Saturday, October 12, 2002

From the transcript on the BBC website of a live chat with Jonathan Meades – author, journalist and critic – on Surrealism:

Q: True or false, intelligent people can't make art?
JM: That's a very good question, I think if you're too sensient and too intelligent you probably can't do it. I think perhaps that would be a quality that you don't know what you're doing - because if you know what you're doing you can't do it.
[Interesting, no?]

Q: What would happen if someone were to break the rules for Surrealism? Is it possible to be too surrealistic for Surrealism?
JM: Well think September the 11th. Well evidently you can look at the film of what was happening on that day and say as Carl Heinz Stockhausen said 'This is a great work of art' - that was a crass thing to say. However, it was possible to see that from the clouds and flames it looked like all of Max Ernst premonitions had come true.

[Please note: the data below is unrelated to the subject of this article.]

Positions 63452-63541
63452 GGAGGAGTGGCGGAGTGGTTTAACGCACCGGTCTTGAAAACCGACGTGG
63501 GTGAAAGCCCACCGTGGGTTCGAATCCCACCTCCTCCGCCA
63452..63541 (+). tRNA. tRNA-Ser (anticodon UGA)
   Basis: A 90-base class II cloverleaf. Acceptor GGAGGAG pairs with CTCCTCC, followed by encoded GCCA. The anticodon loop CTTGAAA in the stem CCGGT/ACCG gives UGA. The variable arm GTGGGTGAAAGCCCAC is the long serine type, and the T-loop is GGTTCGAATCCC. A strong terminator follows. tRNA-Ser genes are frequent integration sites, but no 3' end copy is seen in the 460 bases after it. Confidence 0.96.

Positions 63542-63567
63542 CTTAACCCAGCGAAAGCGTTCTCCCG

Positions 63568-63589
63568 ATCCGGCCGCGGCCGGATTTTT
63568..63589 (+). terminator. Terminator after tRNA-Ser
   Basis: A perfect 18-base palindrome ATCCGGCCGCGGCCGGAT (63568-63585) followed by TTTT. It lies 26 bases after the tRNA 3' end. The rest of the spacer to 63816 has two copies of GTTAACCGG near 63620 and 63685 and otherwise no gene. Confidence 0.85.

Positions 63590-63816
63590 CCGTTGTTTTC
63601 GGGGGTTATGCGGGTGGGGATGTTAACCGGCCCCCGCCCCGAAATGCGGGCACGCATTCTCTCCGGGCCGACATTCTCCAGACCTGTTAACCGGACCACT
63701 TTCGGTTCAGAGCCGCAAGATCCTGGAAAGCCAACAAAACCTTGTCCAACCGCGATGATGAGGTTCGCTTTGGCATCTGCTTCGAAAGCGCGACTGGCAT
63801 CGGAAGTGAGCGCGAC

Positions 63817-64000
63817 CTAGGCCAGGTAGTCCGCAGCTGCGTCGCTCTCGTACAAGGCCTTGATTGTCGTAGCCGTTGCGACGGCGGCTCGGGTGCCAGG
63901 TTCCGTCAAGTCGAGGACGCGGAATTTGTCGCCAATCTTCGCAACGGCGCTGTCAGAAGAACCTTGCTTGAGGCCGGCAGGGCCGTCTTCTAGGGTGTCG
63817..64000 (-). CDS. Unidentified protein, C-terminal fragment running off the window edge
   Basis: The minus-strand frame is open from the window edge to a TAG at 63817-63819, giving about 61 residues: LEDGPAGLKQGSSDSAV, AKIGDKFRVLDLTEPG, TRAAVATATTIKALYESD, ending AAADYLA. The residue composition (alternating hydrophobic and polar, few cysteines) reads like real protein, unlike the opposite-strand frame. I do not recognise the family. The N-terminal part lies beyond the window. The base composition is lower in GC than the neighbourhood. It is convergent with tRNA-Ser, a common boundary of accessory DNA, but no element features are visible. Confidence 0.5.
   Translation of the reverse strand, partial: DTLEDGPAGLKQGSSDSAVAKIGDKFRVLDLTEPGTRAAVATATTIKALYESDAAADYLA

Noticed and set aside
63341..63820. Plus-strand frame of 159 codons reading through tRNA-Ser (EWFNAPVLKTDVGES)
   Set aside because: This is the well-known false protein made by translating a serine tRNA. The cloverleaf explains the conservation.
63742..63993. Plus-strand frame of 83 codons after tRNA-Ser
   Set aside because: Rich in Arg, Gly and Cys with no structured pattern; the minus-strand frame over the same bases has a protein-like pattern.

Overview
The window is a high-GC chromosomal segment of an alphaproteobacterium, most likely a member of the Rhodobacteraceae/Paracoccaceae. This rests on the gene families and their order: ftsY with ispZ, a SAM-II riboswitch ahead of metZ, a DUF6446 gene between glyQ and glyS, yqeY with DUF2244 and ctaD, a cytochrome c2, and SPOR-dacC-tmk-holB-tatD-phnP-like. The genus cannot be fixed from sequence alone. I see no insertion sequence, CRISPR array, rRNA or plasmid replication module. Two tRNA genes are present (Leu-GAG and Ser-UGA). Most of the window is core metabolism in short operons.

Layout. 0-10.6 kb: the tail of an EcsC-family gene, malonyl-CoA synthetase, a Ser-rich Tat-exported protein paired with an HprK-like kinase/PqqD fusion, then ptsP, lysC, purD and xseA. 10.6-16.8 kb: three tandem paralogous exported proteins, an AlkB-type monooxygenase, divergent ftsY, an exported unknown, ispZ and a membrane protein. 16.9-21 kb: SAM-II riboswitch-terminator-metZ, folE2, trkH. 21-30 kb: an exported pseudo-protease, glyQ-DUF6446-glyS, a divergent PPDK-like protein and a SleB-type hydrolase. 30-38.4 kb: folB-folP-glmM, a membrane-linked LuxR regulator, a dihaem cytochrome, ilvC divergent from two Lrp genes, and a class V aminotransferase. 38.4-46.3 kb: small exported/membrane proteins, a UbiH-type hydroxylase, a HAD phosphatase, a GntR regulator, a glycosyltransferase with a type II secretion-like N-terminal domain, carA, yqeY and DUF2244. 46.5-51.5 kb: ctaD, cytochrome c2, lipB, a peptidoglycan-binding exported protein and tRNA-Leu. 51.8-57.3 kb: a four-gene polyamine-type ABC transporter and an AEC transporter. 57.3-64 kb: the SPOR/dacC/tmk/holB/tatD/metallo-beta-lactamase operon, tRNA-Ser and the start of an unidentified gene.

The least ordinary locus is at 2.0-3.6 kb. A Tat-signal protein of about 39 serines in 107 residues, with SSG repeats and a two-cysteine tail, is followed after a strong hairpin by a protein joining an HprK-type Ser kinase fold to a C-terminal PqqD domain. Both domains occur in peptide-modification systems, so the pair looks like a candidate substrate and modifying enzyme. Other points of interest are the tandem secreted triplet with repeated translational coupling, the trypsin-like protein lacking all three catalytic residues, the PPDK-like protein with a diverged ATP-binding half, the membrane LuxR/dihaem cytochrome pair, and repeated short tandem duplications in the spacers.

Q: What is it that fascinates you so much about the fantastical dogma of the Catholic church?
JM: I'm a card-carrying Atheist but if I smoked cigarettes I would smoke Capstan full-strength rather than Marlborough Light.
[Them’s my sentiments!]

Q: What relationship does Surrealism have to anarchy? Exploring outside the realms of common sense and common rules?
JM: I don't know, I think that art does not attempt to control people in any way. It might suggest roots by which people can behave. It doesn't try to lay down forms for behaviour. It might suggest a way of behaving but it doesn't set out templates of behaviour - it is not prescriptive.

Q: With Surrealist art the theory is to express the spontaneous. But how can a work of art, which takes time and effort to produce be spontaneous?
JM: I think it's very improbable that any work of art of any merit has been spontaneous. The only kind of spontaneity is the kind of spontaneity that has been very well rehearsed and thought out beforehand - That's knocking the idea of spontaneity right on the head.
[Again interesting, eh?]